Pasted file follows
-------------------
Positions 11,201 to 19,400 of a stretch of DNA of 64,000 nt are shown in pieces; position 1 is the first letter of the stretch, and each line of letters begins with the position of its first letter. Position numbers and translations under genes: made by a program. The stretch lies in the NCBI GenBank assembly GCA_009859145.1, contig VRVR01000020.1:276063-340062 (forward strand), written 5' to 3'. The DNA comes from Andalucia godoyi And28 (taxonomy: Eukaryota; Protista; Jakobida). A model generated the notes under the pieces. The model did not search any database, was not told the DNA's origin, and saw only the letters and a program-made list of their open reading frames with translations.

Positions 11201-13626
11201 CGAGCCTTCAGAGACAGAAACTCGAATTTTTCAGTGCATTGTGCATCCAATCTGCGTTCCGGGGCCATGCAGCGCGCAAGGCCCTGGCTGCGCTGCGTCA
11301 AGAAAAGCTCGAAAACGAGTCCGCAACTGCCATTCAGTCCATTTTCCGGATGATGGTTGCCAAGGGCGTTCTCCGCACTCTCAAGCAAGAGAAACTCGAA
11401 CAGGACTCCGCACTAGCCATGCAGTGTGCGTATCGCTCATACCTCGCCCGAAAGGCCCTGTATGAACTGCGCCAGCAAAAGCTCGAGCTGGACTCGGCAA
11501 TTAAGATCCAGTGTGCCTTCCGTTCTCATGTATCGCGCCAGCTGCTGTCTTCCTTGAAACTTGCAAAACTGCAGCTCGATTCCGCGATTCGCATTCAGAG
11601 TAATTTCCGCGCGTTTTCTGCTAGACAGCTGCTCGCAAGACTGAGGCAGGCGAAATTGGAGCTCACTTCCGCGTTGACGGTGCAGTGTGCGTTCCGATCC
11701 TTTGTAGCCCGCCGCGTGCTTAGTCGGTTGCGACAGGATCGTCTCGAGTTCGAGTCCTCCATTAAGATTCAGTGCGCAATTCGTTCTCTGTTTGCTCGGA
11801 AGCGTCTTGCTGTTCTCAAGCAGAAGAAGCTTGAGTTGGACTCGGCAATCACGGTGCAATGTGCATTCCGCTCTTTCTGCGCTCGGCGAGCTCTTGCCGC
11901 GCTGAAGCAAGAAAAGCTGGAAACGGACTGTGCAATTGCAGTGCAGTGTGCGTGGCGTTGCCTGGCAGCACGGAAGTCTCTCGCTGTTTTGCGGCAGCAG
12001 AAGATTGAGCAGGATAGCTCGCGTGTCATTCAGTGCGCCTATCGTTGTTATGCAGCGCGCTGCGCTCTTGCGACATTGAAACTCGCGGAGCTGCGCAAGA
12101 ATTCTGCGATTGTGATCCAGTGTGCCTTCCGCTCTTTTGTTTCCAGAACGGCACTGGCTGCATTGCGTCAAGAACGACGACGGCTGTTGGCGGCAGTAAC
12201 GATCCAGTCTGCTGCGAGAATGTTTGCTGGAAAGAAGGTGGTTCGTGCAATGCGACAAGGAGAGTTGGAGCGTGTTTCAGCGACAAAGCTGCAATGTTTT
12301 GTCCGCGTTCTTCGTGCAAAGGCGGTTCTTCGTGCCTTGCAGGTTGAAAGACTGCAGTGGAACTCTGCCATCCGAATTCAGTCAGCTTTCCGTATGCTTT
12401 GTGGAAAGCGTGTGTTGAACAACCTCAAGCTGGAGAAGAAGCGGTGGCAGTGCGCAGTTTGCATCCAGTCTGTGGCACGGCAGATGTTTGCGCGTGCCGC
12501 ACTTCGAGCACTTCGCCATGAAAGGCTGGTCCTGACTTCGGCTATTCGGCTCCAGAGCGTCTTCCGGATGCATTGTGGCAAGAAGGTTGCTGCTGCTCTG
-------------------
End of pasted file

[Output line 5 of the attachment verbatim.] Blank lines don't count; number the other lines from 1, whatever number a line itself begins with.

11401 CAGGACTCCGCACTAGCCATGCAGTGTGCGTATCGCTCATACCTCGCCCGAAAGGCCCTGTATGAACTGCGCCAGCAAAAGCTCGAGCTGGACTCGGCAA